According to the results of a Phase III clinical trial published in Lancet Oncology, the overall accuracy of sentinel lymph node biopsy for breast cancer is 97% and the false-negative rate (the frequency with which sentinel lymph node biopsy misses existing lymph node metastases) is 9.8%.

For over 30 years, the standard for early breast cancer staging included the removal of approximately 10 to 25 axillary (under the arm) lymph nodes to help determine whether the cancer had spread. This procedure, called an axillary lymph node dissection (ALND), can be associated with chronic side effects, including pain, limited shoulder motion, numbness, and swelling.

A more recent approach for evaluating whether cancer has spread to the lymph nodes is sentinel lymph node (SLN) biopsy. This procedure’s advantage is that only a small number of sentinel nodes (or even a single node) are removed. Sentinel nodes are the first lymph nodes to which cancer is likely to spread.

Sentinel lymph node biopsy is becoming more widely adopted in the clinical setting for determining whether cancer has spread to the lymph nodes in women with breast cancer. There is some evidence that the procedure improves quality of life compared to ALND.

A study that will eventually provide important information about outcomes such as survival, cancer control, and quality of life is the NSABP B-32 trial. This Phase III trial enrolled more than 5,000 women with operable breast cancer and no initial evidence of lymph node involvement.

Study participants were assigned to one of two groups. Women in the first group received a SLN biopsy followed immediately by ALND. Women in the second group also received a SLN biopsy, but proceeded to ALND only if the SLN biopsy was positive (i.e. indicated cancer).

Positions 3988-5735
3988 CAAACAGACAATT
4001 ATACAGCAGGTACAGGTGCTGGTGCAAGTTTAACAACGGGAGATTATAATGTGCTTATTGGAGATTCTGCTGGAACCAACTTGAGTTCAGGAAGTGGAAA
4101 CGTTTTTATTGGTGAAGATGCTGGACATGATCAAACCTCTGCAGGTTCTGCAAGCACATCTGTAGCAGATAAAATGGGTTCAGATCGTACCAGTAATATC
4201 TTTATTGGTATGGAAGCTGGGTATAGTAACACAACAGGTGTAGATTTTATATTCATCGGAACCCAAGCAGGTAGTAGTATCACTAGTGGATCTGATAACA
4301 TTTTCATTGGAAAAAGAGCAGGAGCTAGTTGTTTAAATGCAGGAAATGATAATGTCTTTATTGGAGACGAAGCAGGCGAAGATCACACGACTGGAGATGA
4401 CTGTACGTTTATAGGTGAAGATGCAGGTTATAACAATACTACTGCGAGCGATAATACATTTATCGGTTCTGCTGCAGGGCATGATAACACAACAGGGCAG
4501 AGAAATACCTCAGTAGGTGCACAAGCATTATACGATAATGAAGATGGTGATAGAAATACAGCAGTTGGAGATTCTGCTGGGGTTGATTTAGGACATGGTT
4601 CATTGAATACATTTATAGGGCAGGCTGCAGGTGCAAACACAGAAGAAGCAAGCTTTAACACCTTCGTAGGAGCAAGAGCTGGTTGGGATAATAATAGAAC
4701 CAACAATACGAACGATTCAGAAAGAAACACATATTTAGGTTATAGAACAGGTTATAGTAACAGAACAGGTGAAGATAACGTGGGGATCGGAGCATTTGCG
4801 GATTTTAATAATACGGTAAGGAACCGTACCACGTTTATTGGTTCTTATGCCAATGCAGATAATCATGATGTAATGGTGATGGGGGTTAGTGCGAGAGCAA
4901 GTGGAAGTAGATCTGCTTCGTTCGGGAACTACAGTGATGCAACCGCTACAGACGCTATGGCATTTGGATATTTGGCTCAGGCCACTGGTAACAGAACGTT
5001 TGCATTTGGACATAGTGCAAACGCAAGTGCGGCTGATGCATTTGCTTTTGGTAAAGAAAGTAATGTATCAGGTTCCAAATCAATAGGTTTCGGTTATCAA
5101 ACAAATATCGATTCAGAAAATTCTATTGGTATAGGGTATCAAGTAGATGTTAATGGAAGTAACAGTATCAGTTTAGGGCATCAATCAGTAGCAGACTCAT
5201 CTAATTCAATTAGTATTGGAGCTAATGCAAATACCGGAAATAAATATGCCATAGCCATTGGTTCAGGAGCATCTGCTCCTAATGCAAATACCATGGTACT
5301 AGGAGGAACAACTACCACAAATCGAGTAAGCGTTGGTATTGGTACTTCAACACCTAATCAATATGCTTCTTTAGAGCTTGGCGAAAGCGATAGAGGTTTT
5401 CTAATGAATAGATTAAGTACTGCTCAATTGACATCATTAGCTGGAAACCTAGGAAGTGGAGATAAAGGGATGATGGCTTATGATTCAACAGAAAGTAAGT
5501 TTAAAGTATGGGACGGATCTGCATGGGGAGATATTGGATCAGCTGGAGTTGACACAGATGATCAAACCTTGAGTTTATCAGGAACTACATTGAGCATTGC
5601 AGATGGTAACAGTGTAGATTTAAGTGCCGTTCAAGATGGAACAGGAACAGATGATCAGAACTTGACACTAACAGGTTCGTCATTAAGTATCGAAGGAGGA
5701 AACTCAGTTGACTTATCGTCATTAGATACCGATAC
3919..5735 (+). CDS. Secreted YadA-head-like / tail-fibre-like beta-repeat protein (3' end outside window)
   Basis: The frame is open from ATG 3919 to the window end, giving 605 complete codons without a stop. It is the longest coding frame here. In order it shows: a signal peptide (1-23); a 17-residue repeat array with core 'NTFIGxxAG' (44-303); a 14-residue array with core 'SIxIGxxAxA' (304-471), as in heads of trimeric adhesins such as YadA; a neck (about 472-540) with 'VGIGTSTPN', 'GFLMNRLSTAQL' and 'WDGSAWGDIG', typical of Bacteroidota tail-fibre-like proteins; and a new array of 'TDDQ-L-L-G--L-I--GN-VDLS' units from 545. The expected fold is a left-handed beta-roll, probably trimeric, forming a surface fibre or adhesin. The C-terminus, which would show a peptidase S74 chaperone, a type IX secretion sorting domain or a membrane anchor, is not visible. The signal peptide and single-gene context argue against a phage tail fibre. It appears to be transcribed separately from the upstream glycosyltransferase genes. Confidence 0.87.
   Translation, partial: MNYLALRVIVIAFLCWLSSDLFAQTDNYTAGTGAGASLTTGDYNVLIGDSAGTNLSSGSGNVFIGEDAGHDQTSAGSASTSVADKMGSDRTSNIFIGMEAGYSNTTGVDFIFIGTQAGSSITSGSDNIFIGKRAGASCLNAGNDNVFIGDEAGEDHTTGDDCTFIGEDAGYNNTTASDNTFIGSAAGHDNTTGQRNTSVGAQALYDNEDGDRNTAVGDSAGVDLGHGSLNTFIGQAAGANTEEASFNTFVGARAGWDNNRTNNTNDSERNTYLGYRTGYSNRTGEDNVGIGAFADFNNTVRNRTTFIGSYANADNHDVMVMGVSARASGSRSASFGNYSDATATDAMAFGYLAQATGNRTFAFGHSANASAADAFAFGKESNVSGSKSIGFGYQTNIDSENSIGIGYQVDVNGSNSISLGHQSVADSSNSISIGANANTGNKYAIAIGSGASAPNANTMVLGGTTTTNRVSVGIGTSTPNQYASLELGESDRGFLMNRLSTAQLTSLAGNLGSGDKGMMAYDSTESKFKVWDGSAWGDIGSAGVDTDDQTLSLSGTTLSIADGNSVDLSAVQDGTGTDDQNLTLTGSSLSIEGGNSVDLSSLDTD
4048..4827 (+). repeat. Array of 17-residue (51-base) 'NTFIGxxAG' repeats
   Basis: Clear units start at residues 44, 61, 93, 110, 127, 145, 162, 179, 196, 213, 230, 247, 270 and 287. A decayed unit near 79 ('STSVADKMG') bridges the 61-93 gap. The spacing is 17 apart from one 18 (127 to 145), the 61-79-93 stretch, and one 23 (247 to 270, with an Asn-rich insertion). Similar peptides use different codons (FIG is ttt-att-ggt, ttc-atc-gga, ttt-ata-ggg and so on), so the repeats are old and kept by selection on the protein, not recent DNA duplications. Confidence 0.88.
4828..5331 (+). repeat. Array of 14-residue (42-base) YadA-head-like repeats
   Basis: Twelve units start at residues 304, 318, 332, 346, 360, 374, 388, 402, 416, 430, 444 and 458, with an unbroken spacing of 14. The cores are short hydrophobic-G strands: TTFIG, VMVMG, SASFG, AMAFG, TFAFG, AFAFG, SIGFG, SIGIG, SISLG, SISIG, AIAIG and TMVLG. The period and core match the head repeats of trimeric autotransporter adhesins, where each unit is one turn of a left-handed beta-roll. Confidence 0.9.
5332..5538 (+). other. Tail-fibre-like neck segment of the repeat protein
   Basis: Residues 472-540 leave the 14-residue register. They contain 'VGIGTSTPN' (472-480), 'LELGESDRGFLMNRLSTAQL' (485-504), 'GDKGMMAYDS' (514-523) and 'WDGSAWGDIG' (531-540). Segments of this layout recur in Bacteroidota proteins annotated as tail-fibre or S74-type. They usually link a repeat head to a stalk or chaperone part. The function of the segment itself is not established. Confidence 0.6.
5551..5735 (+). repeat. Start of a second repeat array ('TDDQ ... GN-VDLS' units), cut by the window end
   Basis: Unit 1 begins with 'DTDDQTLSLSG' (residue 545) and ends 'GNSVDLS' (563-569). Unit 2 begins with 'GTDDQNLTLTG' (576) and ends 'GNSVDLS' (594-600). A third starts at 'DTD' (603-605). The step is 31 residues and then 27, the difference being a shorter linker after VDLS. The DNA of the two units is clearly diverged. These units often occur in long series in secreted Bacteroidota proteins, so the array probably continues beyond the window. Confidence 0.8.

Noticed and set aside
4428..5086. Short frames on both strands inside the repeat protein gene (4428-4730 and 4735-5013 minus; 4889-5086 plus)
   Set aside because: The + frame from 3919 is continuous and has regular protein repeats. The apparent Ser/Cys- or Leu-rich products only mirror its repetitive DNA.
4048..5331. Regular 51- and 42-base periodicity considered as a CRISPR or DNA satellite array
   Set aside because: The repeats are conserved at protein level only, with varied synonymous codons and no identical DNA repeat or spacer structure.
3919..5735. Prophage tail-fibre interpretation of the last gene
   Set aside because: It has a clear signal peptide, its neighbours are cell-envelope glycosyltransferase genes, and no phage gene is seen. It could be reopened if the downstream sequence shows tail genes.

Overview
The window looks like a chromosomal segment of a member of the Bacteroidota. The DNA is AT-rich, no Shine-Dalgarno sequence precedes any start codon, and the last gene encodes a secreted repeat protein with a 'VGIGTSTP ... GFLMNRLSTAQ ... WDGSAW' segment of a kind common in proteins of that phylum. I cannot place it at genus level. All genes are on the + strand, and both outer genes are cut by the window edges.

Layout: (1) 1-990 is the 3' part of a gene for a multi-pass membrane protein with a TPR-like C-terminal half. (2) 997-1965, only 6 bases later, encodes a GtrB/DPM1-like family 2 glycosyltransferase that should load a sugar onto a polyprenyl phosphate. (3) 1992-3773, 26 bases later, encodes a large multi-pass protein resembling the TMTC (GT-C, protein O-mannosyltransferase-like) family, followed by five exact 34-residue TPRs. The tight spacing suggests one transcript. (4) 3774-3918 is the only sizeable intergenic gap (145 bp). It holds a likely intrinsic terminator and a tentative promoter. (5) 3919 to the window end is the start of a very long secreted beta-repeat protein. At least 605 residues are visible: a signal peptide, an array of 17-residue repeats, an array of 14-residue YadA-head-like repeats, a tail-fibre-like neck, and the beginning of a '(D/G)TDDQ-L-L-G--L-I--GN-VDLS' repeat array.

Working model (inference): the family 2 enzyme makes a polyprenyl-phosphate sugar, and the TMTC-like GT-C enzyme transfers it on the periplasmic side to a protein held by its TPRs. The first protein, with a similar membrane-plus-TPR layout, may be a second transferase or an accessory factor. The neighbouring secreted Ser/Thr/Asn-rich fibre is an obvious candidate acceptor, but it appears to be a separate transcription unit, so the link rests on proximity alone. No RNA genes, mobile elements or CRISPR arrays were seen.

The results of this study will provide additional information about whether SLN biopsy-with ALND reserved for women with positive sentinel nodes-is as effective as performing ALND on all women. The study will also assess quality of life outcomes. Survival and quality of life results are not yet available, but will be presented in the future.

The current analysis focuses on the accuracy of SLN biopsy (the ability of SLN biopsy to correctly classify women with and without involved lymph nodes).

  • The overall accuracy of SLN biopsy was 97.1%.
  • The false-negative rate of SLN biopsy was 9.8%. This means that SLN biopsy failed to detect cancer in 9.8% of the women with involved lymph nodes (as determined by ALND).
  • False-negative results on SLN biopsy were less common among women who had more than one sentinel node removed.
  • False-negative results on SLN biopsy were more common among women who had undergone an excisional biopsy before their breast cancer surgery. An excisional biopsy refers to removal of an entire lump or area of abnormal tissue (as opposed to removal of only a sample by core or fine-needle biopsy).

The researchers conclude that removal of more than one sentinel lymph node and avoidance of excisional biopsy may reduce the false-negative rate of sentinel lymph node biopsy.

Reference: Krag DN, Anderson SJ, Julian TB et al. Technical outcomes of sentinel-lymph-node resection and conventional axillary-lymph-node dissection in patients with clinically node-negative breast cancer: results from the NSABP B-32 randomised Phase III trial. Lancet Oncology. 2007;8:881-88.